Phillip and Kathryn have already remarked upon a version of this photo, on Facebook. Said Phillip:
Brad looking extra cool and laid-back there off to the side, showing the youngsters how it’s done.
This was on Saturday. It was the last time campaign staff were together in headquarters. We had cleaned the place out. Or rather, everybody else had cleaned the place out and I had helpfully watched them do it.
I was more helpful on Thursday, when we had dismantled and removed most of the furniture. I went through every sheet of paper in the random heap on my desk — actually, a bare-bones table from Ikea — and then dismantled the table, and left the pieces on the front porch where presumably someone was to pick them up. And did some other stuff, but mainly dealt with my own particularly chaotic space.
But when I got there Saturday, I was late, and everyone else seemed to have a task, and before I could get my bearings we were done, and posing for pictures. (The group you see above is more or less the core staff, with a volunteer or two. Some people who played a major role are missing, such as Phil Chambers.)
It wasn’t a total waste, though. Managing to look cool in the picture is in itself an accomplishment, right?
I’ll have more to say about the last few months, about what preceded the cleaning-out. But I’ll probably unpack it randomly, as a picture or a word or something in the news reminds me. My mind is still decompressing at the moment. All those months of intensity at an increasingly faster pace, culminating with those eight days and nights on the RV — it’s going to take time to process.
In the meantime, there’s the last picture. There will be more. I shot thousands… Below is one (that I did not shoot; this was done by a professional) showing some of the same people the day Joe Biden came to Charleston.
Between those two was the most intense part of the experience. The Biden thing seems in a way like yesterday, and in a way like 10 years ago…
Where’s Ginger Crocker?
My condolences on the loss by Smith. I voted for him, knowing full well that his chances of carrying any Upstate counties was extremely slim. No regrets on my part for all of the fruitless votes I cast this time around. I don’t base my votes on who has the best/only chance of winning.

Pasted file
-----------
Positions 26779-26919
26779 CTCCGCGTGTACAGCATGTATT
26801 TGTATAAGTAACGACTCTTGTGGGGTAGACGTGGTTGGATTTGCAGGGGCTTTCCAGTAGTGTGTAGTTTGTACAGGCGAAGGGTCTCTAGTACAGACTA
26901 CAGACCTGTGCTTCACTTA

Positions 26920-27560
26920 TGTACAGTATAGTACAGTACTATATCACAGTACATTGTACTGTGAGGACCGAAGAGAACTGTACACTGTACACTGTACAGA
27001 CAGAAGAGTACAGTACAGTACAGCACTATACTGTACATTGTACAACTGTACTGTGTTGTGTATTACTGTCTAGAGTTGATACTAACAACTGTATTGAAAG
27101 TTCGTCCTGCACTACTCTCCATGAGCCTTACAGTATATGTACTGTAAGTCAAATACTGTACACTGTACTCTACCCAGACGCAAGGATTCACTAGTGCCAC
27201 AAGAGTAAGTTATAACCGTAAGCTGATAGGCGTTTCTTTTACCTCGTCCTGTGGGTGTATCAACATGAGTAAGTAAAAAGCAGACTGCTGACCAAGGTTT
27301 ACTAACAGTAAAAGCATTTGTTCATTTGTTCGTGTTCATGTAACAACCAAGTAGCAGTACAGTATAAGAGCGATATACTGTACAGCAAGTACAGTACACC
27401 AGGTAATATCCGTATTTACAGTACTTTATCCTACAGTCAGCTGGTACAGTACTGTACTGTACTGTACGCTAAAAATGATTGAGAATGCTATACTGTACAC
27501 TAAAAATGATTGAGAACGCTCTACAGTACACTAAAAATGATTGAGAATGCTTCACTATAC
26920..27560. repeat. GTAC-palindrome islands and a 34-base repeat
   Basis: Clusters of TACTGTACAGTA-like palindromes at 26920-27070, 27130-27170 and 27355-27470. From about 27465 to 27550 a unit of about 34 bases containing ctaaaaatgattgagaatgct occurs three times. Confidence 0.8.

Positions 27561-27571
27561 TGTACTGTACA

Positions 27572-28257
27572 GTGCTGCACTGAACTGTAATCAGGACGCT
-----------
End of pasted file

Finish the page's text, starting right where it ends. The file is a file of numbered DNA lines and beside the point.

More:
I’m sure YOUR experience was interesting. Many, many moons ago I was exhorted by a colleague in the broadcast business to tie myself to Dick Riley’s star (back during his gubernatorial bid) and ride the PR train with him. I didn’t…primarily because I had one small child and a wife in tow who had no interest in that kind of activity…she barely tolerated my being a radio news reporter (she’s LONG gone now…new wife of 31 years a much better choice). I’ve often wondered how my life would have been different. Anyway, I’m very interested in a full debriefing of your experience.
I’m looking forward to the blog getting back in operation on a regular basis.
Ginger’s right next to me.
I have missed your blogposts and look forward to your return. I was a Smith/Norrell supporter and appreciate your work on their behalf. I hope to read many stories of the campaign and of the people involved in the effort, as well as the every day stuff you post. I’m sorry you/they didn’t win. Now back to work please.
The photos seem to reflect my belief that one of the factors contributing to Smith’s loss was a lack of attention to the black voters in the state. An energized black community might have made a difference.
I’d be interested to know if you formed lasting friendships with any of the young people in the first photo and whether you had the opportunity to hear their perspectives on the issues.
Actually, while I appreciate the kind sentiment, what Phillip said couldn’t be further from the truth. Everyone in the picture , except the little girl, had more campaign experience than I. And probably the little girl, too, since her mother is a campaign veteran…
Two key people were missing from the top picture: Kendall Corley, our political director, and senior adviser Phil Chambers.
Phil IS in the Biden picture. He’s the tall redheaded guy in the back. It would be strange for him to be missing from that picture, since he did as much as anyone to arrange that event and make it a success…
Phil, by the way, is in the news today…